Saturday, July 12, 2014

Monday, July 7th – Arrival in Vientiane, Laos

Well, another rotten back-to-work Monday.  Just kidding, we’re flying to Laos!

At 4:30 am we were met by our taxi driver outside the hotel and he drove us to the airport for our 7:30 flight to Vientiane.  As expected the airport was huge, ultra-modern, well signed and very easy to navigate.  We have had an excellent introduction to Malaysia and seen a fair bit of the country, but left much more to explore on a future trip.

We landed in Vientiane, the capital city of Laos, which is the only landlocked country in Southeast Asia and bordered by China, Vietnam, Cambodia, Thailand and Burma.  It seems that we have dropped into backpacker land, as we saw more western travelers in the first hour than we saw the entire two weeks in Singapore and Malaysia.  After getting settled into our room at The Garden Hotel, we went out for a walk to find someplace for lunch.  It was not hard finding a restaurant, just steps down from our hotel was Ray’s Grill, a small burger joint run by….Danial!  We piled into a round of the most delicious hamburgers and French fries you could imagine and, after two weeks of rice, curry and noodles, even I will admit that it was a welcome change.  During lunch we met the first Canadians we have come across during this trip – a young couple in the midst of a three month journey covering at least a dozen countries.  We had a nice chat with them over lunch then they headed off to the bus station to catch a ride to Vang Vieng, the next major stop north on the backpacker circuit.  This may surprise some, but I fully expect to see them again somewhere in Laos.

Backpackers tend to follow a very similar path in most countries and there have been countless times when we have recognized people in travels from “one or two countries back”.  In fact, when we were standing on a busy street corner in KL, Ana pointed out two guys from the Perhentian Islands that were at the table next to us during one of those fantastic evening dinners on the beach.  This happens all the time, so it doesn’t even really surprise me much.  One of chapters in The Found Vagabond talks about the coincidences you will experience while on the road, and to me this is one of the greatest joys of travel – making those personal connections and looking for the inevitable links you have with the people you meet.

We spent the afternoon wandering around exploring the town.  There is a much different vibe here, less chaotic and busy than Malaysia, and such an amazing variety of restaurants and bars, no doubt there to service the traveler crowd.  At one point, we were passing a shop and I noticed a brand new, fine looking car but didn’t have a clue what sort of brand it was.  Upon closer inspection…it was a Tesla model S!  Of all the places in the world to come across the first Tesla I have seen, it was Laos.  One of the servers there let me take a couple pictures and told us it was the only one in the country, though we were told later by another guy that there were dozens of them here.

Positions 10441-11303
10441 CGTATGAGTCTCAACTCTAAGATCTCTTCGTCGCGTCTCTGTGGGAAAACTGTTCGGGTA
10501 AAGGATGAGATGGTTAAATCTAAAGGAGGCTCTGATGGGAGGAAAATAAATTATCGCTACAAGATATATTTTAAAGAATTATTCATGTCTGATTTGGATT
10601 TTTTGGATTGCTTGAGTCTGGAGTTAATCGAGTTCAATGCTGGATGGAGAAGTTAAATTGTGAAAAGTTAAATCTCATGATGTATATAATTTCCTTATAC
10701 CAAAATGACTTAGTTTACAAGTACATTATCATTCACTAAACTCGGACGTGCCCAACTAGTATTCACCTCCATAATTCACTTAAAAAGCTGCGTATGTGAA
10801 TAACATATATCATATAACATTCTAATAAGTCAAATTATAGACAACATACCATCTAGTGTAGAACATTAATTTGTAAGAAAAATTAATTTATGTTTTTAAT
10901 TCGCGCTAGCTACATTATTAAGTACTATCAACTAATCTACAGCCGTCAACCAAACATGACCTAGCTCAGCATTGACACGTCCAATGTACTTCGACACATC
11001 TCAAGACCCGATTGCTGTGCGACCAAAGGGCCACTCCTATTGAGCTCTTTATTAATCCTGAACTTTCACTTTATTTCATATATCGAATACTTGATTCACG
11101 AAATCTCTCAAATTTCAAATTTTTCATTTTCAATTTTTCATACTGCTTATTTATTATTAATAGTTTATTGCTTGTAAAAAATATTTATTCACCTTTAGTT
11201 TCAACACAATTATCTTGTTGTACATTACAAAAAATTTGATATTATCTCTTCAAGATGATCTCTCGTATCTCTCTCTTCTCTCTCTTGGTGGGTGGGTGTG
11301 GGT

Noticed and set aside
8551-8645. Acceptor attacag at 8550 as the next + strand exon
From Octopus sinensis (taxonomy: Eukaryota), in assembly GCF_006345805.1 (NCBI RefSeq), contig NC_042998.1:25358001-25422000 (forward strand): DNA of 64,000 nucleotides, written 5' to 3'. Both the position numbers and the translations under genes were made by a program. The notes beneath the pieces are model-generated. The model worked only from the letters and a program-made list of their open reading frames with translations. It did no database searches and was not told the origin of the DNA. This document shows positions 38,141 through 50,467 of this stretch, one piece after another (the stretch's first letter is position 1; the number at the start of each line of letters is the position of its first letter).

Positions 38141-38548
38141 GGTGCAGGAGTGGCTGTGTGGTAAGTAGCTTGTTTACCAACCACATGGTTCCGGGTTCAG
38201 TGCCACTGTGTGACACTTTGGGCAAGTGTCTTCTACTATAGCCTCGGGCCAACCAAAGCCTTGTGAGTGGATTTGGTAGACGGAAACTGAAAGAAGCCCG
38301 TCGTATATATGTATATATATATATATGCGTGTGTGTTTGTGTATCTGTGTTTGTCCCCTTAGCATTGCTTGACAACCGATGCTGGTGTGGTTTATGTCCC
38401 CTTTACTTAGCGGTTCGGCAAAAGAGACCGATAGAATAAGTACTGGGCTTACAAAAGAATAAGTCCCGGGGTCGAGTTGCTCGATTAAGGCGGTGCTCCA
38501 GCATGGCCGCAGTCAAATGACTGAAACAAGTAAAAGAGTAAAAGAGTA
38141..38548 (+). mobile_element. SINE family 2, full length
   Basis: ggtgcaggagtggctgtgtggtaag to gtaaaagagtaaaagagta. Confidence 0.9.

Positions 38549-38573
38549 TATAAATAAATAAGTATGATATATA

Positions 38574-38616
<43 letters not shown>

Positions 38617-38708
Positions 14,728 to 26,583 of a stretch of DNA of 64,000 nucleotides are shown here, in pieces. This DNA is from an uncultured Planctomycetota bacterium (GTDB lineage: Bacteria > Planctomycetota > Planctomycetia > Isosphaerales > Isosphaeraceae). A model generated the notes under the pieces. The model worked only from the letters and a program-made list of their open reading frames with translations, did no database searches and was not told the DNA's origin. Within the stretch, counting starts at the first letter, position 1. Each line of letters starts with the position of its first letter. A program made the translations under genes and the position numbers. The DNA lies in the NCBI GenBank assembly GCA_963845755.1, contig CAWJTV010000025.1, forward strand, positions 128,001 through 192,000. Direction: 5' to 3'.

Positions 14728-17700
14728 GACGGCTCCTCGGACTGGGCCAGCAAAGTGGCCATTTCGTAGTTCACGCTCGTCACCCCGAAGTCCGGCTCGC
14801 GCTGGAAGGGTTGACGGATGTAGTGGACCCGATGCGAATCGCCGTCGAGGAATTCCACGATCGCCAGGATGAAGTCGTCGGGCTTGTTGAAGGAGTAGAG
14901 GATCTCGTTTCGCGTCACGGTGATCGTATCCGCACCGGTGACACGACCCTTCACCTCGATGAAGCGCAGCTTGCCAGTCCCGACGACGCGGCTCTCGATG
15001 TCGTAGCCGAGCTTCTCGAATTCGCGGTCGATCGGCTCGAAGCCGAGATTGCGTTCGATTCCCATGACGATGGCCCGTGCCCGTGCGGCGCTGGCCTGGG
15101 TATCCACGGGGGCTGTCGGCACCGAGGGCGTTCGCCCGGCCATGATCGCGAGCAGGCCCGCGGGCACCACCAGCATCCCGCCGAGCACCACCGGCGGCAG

In our wanderings we came across a history museum, so Magnus and I went in while the ladies went exploring the shops.  We learned that Laos has a very difficult history.  It seems they have lurched from conflict to conflict for most of the 20th century.  There is also a huge variety of ethnic groups in this country, in fact over 40% of the population doesn’t even speak the official language.  It is also a very poor country and most of the population lives well under the international poverty line.

We met up with the girls for some cold drinks then caught a tuk-tuk to the COPE museum ( which is a facility where they build prosthetic limbs and offer rehabilitation to people who have been disfigured by any of the millions of buried cluster bombs which are scattered all over the country.  The visitor centre had a shocking display of what was done to the country by the Americans during the Vietnam war.  They did a secret bombing campaign of over half a million missions dropping over two million tonnes of bombs over a period of nine years.  About 80 million of these failed to explode, and since then over 12,000 people, mostly children, have been killed or maimed by these bombs.  I felt physically sickened after going through the museum and watching a documentary on the bomb removal process and the massive impact these unexploded bombs have on the population.  It is hard to believe the horrors which were done to this country during that time, especially as they were officially neutral during the conflict.  Canada recently resumed some funding for the bomb removal operations here, which I suppose is a step in the right direction.

In the evening we went out for a lovely dinner, and then took a walk through the night market which is set up alongside the banks of the Mekong River.  But poor Stella was so tired, she could barely keep her eyes open so we decided to call it a night and continue our explorations tomorrow.

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